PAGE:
|Budget Amount *help
¥3,400,000 (Direct Cost : ¥3,400,000)
Fiscal Year 2002 : ¥1,400,000 (Direct Cost : ¥1,400,000)
Fiscal Year 2001 : ¥2,000,000 (Direct Cost : ¥2,000,000)
Freezing of biological materials is a most fundamental phenomenon in cryosurgery and cryopreservation. Investigation of microscopic behavior of ice crystals and cells during the freezing and thawing is of great importance in relation to the mechanisms of freezing-infuries of cells and protection of cells due to cryoprotectants. The ice crystals growing in the tissues during the freezing causes the mechanical action on cells and the concentration of electrolyte in the unfrozen solution included in the tissues, respectively, resulting in mechanical damage and chemical damage to the tissues. Also, fine ice crystals coarsen selectively in the tissues during the preserving and the warming, which is called recrystallization. The coarse ice crystals increase the mechanical damage. Therefore, understanding of the recrystallization of ice crystals in the tissues is important for the process optimization.
Behavior of ice crystals and cells in the biological tissues during the preserving at low te
mperatures and the warming after rapid-cooling was investigated microscopically in time-series using a confocal laser scanning microscope with a fluorescent dye, acridine orange. Fresh white meat of chicken (2nd pectoral muscles) was used as experimental materials. Attention was paid on the recrystallization of intracellular ice. Influence of warming rate, preserving temperature, and addition of cryoprotectant on the recrystallization characteristics was investigated in the following protocols: 1) warming of rapidly frozen tissues including 2.0M dimethyl sulfoxide (DMSO) (warming rate 0.1℃/min, 1.0℃/min), 2) warming of rapidly frozen tissues without DMSO (warming rate0.1℃/min, 1.0℃/min), 3) constant temperature storage of rapidly frozen tissues including 2.0M DMSO (storage temperature-14℃, -17℃, -19℃), and 4) constant temperature storage of rapidly frozen tissues without DMSO (storage temperature-5℃, -14℃). Size and number of the ice crystals were measured from the image-data of ice crystals and statistically analyzed to obtain frequency, average, and standard deviation of the size (equivalent diameter) of ice crystals, total amount and number density of ice crystals, etc. in time-series during the warming.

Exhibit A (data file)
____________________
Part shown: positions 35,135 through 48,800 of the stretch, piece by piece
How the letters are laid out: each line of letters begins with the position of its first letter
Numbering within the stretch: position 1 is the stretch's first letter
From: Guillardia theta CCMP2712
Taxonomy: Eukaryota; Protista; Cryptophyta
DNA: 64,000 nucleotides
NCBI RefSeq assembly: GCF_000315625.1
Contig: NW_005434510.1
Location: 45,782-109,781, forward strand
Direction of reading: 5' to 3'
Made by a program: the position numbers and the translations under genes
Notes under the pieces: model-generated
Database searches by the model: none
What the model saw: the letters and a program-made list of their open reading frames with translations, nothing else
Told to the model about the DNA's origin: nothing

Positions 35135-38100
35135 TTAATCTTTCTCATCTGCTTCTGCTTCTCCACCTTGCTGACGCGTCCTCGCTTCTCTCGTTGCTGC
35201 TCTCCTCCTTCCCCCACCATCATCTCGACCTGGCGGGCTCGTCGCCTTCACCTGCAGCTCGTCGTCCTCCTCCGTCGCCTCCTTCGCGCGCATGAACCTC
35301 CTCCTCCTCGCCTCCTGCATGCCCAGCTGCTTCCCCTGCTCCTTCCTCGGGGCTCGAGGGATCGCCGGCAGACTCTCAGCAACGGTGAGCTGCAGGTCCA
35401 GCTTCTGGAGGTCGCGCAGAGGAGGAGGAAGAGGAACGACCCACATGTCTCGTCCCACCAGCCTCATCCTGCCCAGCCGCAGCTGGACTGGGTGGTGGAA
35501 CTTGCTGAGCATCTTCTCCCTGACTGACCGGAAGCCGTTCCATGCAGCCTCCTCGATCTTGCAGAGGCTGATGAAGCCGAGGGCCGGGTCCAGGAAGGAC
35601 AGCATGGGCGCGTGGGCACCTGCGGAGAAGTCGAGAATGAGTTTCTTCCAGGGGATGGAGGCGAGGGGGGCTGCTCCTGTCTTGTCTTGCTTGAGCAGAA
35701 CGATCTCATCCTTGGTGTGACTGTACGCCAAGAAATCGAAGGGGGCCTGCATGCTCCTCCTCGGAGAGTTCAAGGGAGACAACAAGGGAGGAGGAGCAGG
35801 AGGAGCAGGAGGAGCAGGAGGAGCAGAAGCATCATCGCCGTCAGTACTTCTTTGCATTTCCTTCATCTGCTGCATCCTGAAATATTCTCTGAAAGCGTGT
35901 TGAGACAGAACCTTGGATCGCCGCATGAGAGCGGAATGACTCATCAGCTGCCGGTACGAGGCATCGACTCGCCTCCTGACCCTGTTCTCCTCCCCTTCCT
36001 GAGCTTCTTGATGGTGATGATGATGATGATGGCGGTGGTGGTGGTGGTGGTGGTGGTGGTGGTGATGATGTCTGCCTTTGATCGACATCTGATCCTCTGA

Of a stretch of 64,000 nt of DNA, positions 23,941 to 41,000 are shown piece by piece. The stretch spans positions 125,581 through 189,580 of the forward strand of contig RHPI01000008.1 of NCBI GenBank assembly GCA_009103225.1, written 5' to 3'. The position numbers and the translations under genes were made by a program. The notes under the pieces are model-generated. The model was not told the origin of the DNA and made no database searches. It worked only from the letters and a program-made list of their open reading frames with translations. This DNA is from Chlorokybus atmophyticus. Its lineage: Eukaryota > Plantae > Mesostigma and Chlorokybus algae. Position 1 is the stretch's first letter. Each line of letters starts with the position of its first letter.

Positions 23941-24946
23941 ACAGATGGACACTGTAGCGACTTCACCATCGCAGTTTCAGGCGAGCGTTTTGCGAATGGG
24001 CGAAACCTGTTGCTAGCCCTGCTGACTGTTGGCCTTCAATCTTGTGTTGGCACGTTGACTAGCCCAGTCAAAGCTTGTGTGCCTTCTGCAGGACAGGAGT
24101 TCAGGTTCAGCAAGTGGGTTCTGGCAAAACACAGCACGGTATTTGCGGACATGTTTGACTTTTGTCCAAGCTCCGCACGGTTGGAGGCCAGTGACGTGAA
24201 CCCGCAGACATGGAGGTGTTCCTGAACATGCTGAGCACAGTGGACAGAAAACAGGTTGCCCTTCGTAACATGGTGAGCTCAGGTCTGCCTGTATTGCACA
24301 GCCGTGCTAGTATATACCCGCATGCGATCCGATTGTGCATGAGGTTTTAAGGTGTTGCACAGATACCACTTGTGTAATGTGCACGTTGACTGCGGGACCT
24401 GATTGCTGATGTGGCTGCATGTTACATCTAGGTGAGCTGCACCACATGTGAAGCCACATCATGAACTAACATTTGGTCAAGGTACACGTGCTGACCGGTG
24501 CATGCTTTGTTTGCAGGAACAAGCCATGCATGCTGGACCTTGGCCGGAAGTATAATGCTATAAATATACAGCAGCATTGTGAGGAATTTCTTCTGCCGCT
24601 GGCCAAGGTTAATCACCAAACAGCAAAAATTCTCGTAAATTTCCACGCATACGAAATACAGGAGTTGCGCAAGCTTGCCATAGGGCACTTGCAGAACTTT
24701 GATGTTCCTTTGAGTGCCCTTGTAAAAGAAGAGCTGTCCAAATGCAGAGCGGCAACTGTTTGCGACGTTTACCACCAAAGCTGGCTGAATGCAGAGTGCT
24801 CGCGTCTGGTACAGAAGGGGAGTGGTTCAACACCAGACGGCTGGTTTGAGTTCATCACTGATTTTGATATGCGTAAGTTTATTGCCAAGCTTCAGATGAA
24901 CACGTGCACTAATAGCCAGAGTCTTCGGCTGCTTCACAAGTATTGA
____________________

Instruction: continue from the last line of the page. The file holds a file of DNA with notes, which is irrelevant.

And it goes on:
During the warming, number density of ice crystals decreased monotonously. Frequency of ice crystals with smaller size decreased and that with larger size increased. Due to the change of frequency the averaged size of ice crystals increased up to a maximum value with an increase in temperature, and then due to the dominant effect of melting the averaged size decreased. Total amount of ice crystals increased asymptotically toward the value at thermal equilibrium at the initial stage of recrystallization, and then decreased nearly along the state of thermal equilibrium. The slower-warming caused the more active recrystallization. In the tissues with DMSO, recrystallization proceeded over the wider range of temperature according to the liquidus. During the constant temperature storage, total amount of ice crystals increased asymptotically toward the value at thermal equilibrium. The averaged size of ice crystals continued to increase with time. Addition of DMSO caused the recrystallization in the wider range of low temperature. Less